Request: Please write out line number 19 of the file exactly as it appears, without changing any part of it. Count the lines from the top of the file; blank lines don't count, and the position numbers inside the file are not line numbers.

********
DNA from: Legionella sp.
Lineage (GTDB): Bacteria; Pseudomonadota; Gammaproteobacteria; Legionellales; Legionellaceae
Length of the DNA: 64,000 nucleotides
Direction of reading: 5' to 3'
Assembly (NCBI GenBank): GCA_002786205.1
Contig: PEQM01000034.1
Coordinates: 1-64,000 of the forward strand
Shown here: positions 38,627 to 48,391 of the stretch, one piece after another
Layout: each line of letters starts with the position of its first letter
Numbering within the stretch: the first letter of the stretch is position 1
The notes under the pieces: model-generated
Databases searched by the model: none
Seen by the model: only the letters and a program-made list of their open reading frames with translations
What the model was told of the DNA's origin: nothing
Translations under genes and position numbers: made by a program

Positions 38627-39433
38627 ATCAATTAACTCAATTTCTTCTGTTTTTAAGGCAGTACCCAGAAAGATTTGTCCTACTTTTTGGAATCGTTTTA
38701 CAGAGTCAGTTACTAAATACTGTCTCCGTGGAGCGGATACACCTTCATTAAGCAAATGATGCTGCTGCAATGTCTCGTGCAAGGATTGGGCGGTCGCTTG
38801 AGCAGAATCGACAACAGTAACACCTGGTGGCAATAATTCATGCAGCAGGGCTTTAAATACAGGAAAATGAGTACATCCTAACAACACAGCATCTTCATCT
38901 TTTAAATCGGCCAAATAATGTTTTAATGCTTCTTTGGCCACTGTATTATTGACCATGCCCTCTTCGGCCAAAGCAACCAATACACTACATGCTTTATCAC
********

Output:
38801 AGCAGAATCGACAACAGTAACACCTGGTGGCAATAATTCATGCAGCAGGGCTTTAAATACAGGAAAATGAGTACATCCTAACAACACAGCATCTTCATCT